Conservation

On this Earth Day, we speak with two conservationists about local and nationwide efforts to protect the planet. We talk about how preserving our air, water and land can be good for business, and the challenges of passing environmental legislation in the United States. 

Guests: 

It’s that time of year when we’ll start to see more and more mammals scurrying about around the city. Mammals like foxes, squirrels and, yes, maybe even some coyotes.

In the past 15 years, coyote populations in Midwestern urban and suburban areas have been increasing -- including in the Kansas City area.

“A  lot of folks don’t realize that we have them around the state, they don’t realize that they’re inside the cities. So when they see one they get all concerned,” says Andy Friesen, a wildlife damage biologist for the Kansas Department of Wildlife.

Suzanne Hogan / KCUR

Lakeside Nature Center in Kansas City, Mo., is a place where people can get an up-close look at wild animals and plants that surround the area. It’s also one of the largest animal rehabilitation centers in Missouri.

Wild animals are brought in when they lose their habitat, are injured or abandoned. Humans are animal’s biggest threat, but the center is a place where humans are trying to help them out.

U.S. Army Corps of Engineers / Flickr-CC

For decades, the bald eagle was an endangered species, but conservation efforts bolstered populations, particularly in Missouri.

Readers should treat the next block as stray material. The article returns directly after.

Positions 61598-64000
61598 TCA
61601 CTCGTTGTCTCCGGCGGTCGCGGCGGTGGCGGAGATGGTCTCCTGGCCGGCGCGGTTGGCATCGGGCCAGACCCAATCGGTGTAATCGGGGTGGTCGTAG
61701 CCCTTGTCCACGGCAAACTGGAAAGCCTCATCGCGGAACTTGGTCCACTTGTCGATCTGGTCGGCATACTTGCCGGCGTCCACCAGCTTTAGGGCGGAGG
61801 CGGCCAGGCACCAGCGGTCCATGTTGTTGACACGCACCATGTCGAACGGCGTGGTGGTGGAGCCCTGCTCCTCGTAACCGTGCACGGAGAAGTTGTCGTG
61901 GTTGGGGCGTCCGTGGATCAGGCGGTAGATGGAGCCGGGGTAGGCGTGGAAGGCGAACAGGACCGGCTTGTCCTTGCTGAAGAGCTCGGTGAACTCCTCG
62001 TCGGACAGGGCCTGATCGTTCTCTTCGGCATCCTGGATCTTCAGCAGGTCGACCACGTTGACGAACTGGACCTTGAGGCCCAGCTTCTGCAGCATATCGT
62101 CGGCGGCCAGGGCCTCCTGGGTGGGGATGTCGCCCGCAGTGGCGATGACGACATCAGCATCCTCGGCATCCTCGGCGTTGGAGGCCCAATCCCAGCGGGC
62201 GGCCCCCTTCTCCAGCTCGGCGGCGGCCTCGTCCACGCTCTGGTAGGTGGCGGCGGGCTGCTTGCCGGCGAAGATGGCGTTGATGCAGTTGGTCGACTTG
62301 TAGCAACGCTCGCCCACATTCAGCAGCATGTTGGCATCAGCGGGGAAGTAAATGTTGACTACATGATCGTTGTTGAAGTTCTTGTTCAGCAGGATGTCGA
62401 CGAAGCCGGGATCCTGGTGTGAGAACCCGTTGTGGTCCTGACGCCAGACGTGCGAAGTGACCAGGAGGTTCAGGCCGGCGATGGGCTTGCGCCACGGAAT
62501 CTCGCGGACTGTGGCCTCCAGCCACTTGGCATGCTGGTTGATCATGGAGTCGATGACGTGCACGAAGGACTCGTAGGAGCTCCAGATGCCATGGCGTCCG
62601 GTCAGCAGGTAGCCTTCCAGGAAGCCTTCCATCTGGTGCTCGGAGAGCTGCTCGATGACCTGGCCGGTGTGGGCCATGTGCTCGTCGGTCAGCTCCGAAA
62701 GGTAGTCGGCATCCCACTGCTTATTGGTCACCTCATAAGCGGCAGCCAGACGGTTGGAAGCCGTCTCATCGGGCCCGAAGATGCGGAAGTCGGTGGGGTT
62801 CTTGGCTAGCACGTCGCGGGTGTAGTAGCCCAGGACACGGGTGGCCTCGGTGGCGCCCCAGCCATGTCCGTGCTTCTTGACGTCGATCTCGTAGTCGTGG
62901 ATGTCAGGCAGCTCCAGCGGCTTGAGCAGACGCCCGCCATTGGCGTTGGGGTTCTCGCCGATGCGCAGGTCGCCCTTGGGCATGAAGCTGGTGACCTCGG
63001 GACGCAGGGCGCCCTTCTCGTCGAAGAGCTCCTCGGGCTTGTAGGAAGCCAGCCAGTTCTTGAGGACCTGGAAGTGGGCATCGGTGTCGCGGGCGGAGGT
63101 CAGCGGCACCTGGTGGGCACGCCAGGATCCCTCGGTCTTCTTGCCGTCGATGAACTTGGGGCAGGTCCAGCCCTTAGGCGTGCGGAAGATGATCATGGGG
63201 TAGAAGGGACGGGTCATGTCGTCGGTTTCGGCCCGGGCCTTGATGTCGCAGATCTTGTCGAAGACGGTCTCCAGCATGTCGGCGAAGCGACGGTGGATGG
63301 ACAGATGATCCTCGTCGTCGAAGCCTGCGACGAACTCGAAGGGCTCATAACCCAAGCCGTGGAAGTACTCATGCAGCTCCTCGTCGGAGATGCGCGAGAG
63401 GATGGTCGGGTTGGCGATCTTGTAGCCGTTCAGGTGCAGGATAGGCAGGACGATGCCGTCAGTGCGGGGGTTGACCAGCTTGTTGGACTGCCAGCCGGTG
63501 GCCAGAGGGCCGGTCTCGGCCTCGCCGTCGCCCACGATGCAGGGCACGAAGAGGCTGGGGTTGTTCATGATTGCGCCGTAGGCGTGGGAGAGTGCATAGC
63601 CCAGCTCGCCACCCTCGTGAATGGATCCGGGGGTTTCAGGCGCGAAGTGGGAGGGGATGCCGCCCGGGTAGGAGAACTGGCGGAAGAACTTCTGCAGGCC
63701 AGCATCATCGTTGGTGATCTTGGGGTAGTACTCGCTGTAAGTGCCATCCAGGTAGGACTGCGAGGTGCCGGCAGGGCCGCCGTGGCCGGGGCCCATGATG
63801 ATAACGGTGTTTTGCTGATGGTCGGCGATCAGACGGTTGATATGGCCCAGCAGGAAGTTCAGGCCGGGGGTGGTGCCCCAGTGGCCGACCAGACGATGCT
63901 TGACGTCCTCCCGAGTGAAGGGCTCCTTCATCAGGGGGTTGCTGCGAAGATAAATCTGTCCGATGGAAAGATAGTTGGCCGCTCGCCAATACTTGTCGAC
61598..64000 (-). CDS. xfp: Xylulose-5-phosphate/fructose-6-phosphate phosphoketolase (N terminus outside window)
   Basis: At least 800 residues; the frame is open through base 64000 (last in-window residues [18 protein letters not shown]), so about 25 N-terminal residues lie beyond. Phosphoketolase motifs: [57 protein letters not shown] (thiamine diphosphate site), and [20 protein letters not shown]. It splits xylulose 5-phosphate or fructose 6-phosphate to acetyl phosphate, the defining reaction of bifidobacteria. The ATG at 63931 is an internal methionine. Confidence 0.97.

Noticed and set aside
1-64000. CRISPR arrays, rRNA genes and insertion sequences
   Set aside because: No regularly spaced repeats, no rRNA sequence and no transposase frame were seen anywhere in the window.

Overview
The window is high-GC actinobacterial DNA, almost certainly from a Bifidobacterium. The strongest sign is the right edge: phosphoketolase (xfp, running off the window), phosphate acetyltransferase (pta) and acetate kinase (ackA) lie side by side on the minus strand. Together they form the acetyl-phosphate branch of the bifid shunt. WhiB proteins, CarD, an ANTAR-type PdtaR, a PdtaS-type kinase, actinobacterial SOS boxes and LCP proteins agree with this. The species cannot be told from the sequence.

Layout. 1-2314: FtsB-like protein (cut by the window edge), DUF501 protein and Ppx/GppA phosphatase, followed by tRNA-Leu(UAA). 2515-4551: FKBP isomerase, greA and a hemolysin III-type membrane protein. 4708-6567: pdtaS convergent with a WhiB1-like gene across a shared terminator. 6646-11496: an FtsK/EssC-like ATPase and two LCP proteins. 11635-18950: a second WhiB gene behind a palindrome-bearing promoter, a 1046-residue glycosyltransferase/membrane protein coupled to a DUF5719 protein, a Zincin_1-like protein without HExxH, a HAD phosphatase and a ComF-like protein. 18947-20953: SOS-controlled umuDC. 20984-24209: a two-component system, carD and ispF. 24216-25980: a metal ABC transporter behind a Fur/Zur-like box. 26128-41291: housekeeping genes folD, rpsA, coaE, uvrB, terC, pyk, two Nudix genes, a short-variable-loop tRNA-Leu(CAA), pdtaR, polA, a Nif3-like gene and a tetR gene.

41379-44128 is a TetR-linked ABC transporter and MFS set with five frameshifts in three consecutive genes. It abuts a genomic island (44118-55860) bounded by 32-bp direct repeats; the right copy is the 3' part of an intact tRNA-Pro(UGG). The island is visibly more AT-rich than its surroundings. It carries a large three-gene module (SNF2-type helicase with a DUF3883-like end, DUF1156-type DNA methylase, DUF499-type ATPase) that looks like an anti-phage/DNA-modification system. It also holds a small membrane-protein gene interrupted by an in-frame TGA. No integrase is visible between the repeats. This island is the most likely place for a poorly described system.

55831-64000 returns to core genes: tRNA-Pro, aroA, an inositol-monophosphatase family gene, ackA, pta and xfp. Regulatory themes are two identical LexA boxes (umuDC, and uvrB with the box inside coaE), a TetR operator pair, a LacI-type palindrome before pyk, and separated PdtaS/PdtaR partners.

Conservationists point to the insecticide DDT, which was banned in the 1970s, as one of the main threats to bald eagles. But now, more than 2,000 of them migrate into Missouri alone during the winter to feed at the state’s abundant rivers and lakes.

Often described in the media as “a female Indiana Jones,” Mireya Mayor is not your typical scientist.

Both as an anthropologist working in the jungles of Madagascar, and as a wildlife correspondent for National Geographic, the city girl and former Miami Dolphins cheerleader has found herself sleeping in a rain forest hammock amid poisonous snakes, being charged by gorillas, scaling rocky cliffs, and diving with great white sharks.

KC Fountains Turned On After Annual Ceremony

Apr 13, 2012
Tomeka Weatherspoon / KCUR

Many of the city's fountains were turned on Tuesday, following the annual Fountain Day celebration. The ceremony was held at the Marlborough Fountain, located at 79th and Paseo.

It's a popular saying in our town that only Rome has more public fountains than Kansas City.